- Top of page
- CONCLUDING REMARKS
- REFERENCES AND NOTES
Polymer nanocomposites are distinguished by the convergence of length scales corresponding to the radius of gyration of the polymer chains, a dimension of the nanoparticle and the mean distance between the nanoparticles. The consequences of this convergence on the physics of the polymer chains are considered, and some of the outstanding issues and their potential consequences on structure—property relations for polymer nanocomposites are highlighted. © 2007 Wiley Periodicals, Inc. J Polym Sci Part B: Polym Phys 45: 3252–3256, 2007
- Top of page
- CONCLUDING REMARKS
- REFERENCES AND NOTES
Significant scientific and technological interest has focused on polymer nanocomposites (PNCs) over the last two decades.1–3 Most of the early and some of the recent efforts focused on the understanding of the underlying synthetic and physical chemistry4, 5 along with aspects of colloidal particle physics6 and mechanical, thermal and physical properties7 of such nanocomposites. Only recently more attention has turned towards understanding and exploiting the unique physics of the polymers in such materials. This has been motivated by a growing recognition that to move beyond formulating polymers with nanoparticle fillers, and towards truly engineered, designed, and functional nanocomposites, and thus broader commercial utilization, the current incomplete understanding of the fundamental aspects of the structure-property-processing relationship of these materials must be addressed.
Investigation of PNCs was heralded by the development of nylon-6 based clay nanocomposites by the Toyota research group where an extraordinary set of mechanical, thermal, and physical properties were achieved by exfoliating individual clay layers with a significant fraction of the polymer chains ionically attached by the use of a clay-bound initiator for the ring-opening polymerization of ε-caprolactam.8 While the early focus remained on the exfoliation of the clay layers and its consequences on property enhancement, recently it has become evident that the nature of the polymer–clay interactions and the high density of surface grafting transforms the crystalline polymorph of nylon-6, and these changes in the polymorph can be reasonably correlated with the changes in the mechanical and thermal properties of those nanocomposites.9 With the exponentially growing availability of competing nanofillers (for example carbon-based (single wall carbon nanotubes, multiwall carbon nanotubes, carbon black, nanographite, nanodiamond), oxides (clay, ziroconium phosphate, halloysite, silica, titania, BaTiO3, Fe2O3, etc.), and metals and intermetallics (gold, silver, platinum, palladium, CoPt, etc.)), almost any property suite can now be imagined. Nevertheless, such successes on par with nylon-clay have remained largely rare and attributable, perhaps, to an incomplete understanding of the changes in polymer behavior when subjected to confinement, and when in the presence of the large specific area solid surfaces that allow for specific interactions.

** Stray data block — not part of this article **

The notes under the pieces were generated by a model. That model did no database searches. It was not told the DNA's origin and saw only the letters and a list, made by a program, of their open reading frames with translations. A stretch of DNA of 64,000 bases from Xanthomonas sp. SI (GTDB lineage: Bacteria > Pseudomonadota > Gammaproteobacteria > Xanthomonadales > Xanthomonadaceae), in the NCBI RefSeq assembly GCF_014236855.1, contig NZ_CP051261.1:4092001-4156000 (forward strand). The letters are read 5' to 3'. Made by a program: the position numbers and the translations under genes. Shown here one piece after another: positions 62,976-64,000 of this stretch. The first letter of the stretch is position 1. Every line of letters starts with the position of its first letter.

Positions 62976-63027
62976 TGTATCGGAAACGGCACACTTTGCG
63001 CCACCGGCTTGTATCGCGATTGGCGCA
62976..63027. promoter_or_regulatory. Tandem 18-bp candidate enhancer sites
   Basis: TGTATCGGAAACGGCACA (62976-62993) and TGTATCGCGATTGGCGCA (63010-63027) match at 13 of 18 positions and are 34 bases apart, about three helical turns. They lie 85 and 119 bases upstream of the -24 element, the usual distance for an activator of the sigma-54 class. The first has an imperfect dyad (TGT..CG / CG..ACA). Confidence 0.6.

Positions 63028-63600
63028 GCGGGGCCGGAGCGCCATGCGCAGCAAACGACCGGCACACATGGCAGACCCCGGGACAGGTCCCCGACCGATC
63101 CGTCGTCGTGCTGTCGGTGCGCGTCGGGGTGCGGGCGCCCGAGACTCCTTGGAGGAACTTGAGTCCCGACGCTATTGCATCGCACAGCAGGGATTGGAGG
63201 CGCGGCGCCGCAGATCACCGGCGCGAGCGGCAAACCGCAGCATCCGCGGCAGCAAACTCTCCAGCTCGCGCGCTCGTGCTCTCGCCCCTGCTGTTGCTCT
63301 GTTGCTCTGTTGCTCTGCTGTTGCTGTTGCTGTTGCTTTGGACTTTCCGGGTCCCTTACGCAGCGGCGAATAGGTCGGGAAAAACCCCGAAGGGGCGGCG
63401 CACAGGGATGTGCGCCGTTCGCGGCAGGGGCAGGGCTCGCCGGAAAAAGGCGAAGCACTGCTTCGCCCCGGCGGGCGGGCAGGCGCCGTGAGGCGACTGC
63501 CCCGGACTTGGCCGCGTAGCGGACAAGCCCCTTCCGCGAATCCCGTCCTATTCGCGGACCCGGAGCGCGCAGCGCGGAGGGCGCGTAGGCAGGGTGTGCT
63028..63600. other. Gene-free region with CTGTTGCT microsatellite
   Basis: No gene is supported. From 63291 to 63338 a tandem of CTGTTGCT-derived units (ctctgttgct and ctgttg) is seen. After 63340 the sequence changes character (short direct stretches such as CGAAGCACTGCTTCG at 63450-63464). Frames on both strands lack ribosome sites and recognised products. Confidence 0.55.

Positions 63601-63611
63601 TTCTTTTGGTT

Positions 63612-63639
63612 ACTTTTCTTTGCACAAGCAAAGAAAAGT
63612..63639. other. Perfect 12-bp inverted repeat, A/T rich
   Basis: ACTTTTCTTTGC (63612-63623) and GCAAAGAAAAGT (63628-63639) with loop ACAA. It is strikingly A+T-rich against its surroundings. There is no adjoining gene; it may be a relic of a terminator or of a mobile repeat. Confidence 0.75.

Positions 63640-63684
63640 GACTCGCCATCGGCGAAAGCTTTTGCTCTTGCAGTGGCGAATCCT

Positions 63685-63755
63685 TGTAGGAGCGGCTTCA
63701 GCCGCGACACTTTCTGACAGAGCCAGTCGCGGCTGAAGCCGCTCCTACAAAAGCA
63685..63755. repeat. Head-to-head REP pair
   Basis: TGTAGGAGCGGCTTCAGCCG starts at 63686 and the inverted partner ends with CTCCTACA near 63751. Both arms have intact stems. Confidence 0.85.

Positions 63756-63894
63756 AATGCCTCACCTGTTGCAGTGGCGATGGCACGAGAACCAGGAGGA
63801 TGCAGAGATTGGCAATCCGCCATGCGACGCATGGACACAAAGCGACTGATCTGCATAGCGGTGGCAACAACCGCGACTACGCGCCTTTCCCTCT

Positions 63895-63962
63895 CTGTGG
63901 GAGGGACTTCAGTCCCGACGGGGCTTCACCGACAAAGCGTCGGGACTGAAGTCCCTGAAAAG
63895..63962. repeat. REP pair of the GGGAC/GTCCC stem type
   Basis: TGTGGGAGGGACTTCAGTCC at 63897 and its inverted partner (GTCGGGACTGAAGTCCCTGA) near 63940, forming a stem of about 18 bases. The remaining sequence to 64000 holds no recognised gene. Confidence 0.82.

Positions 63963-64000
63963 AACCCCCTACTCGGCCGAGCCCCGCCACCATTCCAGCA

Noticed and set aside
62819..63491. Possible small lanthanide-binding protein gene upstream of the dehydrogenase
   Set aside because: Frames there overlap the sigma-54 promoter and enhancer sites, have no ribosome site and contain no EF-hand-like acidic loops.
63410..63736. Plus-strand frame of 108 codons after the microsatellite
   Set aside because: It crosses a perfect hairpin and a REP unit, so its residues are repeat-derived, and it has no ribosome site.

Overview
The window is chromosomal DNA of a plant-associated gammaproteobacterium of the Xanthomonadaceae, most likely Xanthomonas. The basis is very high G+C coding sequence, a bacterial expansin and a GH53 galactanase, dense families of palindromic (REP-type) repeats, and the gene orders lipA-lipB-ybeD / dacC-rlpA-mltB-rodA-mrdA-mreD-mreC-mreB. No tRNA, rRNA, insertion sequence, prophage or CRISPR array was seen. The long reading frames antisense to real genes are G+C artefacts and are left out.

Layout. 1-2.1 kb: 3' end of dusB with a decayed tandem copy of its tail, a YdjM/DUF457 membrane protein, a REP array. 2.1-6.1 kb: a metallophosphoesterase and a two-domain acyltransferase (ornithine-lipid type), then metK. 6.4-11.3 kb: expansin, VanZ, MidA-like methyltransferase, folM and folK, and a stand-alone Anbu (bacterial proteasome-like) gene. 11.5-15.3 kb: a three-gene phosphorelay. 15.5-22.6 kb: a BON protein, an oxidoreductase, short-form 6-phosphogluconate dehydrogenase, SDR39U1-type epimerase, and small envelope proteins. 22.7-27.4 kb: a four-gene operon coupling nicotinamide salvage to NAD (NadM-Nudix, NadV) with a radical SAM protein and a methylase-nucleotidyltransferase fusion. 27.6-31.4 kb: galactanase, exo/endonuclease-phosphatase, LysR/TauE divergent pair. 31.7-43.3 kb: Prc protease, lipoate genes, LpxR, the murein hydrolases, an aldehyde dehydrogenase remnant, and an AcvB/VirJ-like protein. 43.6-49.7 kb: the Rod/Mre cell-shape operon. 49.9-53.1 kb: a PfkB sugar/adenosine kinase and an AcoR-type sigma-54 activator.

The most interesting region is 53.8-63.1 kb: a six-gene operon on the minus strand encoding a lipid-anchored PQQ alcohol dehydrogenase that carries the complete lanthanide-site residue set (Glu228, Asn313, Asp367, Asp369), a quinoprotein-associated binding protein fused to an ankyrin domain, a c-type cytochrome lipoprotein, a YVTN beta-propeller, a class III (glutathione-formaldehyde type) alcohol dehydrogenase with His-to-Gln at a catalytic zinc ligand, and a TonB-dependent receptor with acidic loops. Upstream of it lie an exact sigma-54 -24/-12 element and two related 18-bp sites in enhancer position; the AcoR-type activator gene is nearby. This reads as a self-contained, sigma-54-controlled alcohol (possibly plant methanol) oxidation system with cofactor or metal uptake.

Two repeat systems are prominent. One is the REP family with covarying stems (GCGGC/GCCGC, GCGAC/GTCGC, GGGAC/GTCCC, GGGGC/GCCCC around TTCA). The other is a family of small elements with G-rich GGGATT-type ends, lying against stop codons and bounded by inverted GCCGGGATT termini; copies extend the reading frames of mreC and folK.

A growing number of reports are emerging that are beginning to provide multifaceted views of this complex problem. Crucial to these studies is the wide array of synthetic chemistry tools for nanoparticle preparation along with polymerization methods such as grafting-to and grafting-from that have been developed and practiced over the last two decades. The synthetic issues,4, 5 colloidal particle physics and processing10, 11 as applied to PNCs, while quite mature, have many outstanding issues and these have been recently articulated in substantial detail.1, 3, 6, 10, 12–14 This article will concentrate on the polymer physics aspects of this complex subject.